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Paige runs the north!

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Paige Dawkins

Paige runs the north!

Hello readers! My name is Paige, and I am the Marketing and Communications Executive at Epilepsy Society. I will have been with the charity 2 years in October, and have decided to take on the Great North Run for Epilepsy Society.

smiling woman in a running vest.

The Great North Run is the world's biggest half marathon (last year had 43,000 runners!) and takes place in Newcastle this year on 8 September.

Woman lying on the grass looking into the camera.

Ooooh the world's biggest half marathon...

My previous running experience

I have had some previous experience in running. I've sworn to myself I will never take on the fearful full marathon, but have completed about four 10k races, one 8 miler, and the Bournemouth Half Marathon last year.

I was inspired to start running because of my big brother, Adam. Adam is 31, and since being a young adult, has been affected by chronic back pain, meaning that exercise had been nigh impossible both physically and mentally. With awe-inspiring determination and commitment, he built himself up from having never run to taking on the Royal Parks Half Marathon in 2017 for Shelter, completing it in a fantastic time of 2:14:50. To encourage him and show support throughout his training, the rest of our family started to take part in shorter distance races.

Almost 2 years later, here I am training for my second half marathon... (daaaarn youuu Adaaaammm!)

Why I have taken on this challenge

Why have I decided to take on this challenge? Well, I'd be lying if I said it still felt as appealing as it did when I excitedly entered the ballot in February, high on the endorphins from a 10k race (it's like the phrase "don't go food shopping when you're hungry!"). When I received the email saying that I had got into the race, I believe my first words were "Oh gosh - why have I done this again?!".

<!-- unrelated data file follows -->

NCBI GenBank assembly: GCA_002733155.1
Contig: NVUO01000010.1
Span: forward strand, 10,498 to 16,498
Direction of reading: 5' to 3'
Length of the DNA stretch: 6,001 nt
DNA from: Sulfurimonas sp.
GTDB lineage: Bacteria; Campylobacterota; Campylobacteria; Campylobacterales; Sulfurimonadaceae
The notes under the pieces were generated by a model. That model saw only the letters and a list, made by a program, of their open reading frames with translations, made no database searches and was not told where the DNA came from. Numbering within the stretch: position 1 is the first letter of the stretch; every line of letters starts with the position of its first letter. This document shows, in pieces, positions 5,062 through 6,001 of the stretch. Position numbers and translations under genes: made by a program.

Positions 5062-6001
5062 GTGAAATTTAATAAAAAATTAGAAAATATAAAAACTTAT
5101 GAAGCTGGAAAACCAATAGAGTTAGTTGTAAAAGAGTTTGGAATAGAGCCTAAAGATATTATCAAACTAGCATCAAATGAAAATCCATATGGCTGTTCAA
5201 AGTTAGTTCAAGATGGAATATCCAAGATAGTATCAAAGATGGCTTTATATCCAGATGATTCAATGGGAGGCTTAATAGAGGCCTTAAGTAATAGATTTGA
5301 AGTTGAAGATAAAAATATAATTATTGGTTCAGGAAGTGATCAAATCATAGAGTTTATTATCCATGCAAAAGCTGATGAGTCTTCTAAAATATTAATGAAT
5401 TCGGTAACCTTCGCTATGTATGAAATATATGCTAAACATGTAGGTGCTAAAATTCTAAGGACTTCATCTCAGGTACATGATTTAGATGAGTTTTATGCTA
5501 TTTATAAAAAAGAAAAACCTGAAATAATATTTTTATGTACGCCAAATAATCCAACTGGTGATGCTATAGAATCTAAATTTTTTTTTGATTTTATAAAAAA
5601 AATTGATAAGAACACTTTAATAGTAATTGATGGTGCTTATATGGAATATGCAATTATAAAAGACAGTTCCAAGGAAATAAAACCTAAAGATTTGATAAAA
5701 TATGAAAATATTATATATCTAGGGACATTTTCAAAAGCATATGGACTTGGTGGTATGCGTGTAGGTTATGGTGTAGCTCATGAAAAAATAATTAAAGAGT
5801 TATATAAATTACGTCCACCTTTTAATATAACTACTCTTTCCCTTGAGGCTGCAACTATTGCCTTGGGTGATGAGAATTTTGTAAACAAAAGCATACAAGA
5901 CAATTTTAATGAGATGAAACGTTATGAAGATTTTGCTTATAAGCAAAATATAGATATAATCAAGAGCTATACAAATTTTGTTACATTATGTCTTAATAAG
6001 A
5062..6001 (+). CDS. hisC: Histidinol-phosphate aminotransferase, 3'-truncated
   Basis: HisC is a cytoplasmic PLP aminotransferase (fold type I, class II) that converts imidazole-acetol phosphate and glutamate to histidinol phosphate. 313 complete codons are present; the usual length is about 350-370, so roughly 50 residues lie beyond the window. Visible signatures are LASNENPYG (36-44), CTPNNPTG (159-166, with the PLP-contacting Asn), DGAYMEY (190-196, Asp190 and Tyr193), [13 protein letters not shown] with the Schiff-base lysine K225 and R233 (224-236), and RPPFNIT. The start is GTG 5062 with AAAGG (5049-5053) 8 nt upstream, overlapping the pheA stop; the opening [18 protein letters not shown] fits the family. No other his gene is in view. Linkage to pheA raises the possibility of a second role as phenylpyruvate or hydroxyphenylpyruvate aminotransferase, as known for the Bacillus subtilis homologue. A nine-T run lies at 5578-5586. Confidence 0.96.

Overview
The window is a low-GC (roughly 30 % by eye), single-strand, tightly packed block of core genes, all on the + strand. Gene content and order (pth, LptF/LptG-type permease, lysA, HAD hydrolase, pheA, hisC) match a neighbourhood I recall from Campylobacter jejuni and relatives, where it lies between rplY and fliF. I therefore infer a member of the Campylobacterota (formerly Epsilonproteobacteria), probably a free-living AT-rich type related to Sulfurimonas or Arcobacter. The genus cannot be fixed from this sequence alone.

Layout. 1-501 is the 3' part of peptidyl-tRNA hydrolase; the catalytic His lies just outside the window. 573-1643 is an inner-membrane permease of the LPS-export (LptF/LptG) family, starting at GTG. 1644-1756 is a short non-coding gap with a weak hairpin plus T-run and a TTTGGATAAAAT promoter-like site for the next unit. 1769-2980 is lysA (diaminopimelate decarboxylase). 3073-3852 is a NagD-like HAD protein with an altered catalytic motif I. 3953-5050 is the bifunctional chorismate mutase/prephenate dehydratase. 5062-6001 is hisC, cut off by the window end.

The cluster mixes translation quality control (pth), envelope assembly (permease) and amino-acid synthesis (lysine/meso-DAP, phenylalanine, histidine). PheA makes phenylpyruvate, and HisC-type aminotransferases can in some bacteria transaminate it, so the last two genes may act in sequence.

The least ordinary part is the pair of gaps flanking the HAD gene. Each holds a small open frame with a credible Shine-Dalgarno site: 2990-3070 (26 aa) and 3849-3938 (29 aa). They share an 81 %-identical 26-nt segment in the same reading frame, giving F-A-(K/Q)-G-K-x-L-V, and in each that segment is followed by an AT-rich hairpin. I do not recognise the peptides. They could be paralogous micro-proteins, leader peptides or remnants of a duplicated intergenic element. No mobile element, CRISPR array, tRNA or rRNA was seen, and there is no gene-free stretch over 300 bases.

woman with her hand to her forehead.


But for me, like for lots of people who take on a challenge for Epilepsy Society, the challenge of 13.1 miles of  running is small when compared with the challenges faced by those affected by epilepsy every day.

As someone who isn't affected by epilepsy, I don't have to be fearful, when going for a solo long run, of what may happen if I have a seizure. I don't have to worry about being able to drive somewhere further afield to complete a training route. I don't have to worry about tiredness triggering a seizure, or about how side effects from anti-epileptic medication may affect how I am feeling on race day. Living with epilepsy, for so many people, is no small feat. If running 13.1 miles can make the smallest difference to just one person's life, it will all be worth it!

13.1 miles, or 21 kilometers, is a bloomin' long way. There are no two ways about it. I completed the Bournemouth race in 2:43:41 seconds, and although I somehow managed to muster a sprint finish (I know, I know, the photo's awesome), it felt like just that: two hours, forty three minutes and forty one seconds of running. I am aiming for a sub 2:20:00 time for the Great North, and I've got my training plan in place and am hoping with good preparation I'll be able to reach that goal.

people running a race

Somehow I managed to sprint!

What does the training involve?

So, training for a half marathon is a big commitment. There are lots of different plans out there, the Epilepsy Society training hub has them too, but the plan I'm following consists of four runs per week. This includes 2 'easy' runs which are shorter and at a steadier pace, one 'workout' run which could be sprint training or a hill workout, and one 'long' run. The plan I am on lasts for 15 weeks, taking me all the way up to race day.

Woman's post run selfie

Post-run selfies are a must

Wish me luck!

Whilst writing this blog, I am on week 5 of my training plan, and I have to say I am feeling good! I hope to still be feeling the same when week 15 comes around and I get the train up to Newcastle for the big day. I am really looking forward to the race as I have heard that the atmosphere is simply amazing.

An epilepsy diagnosis can be life-changing; isolating, frightening and debilitating. So I hope you'll consider sponsoring my run, or even taking on a challenge of your own for Epilepsy Society. You can sponsor my run here

Paige x

The views expressed here are those of the author and not necessarily those of Epilepsy Society.


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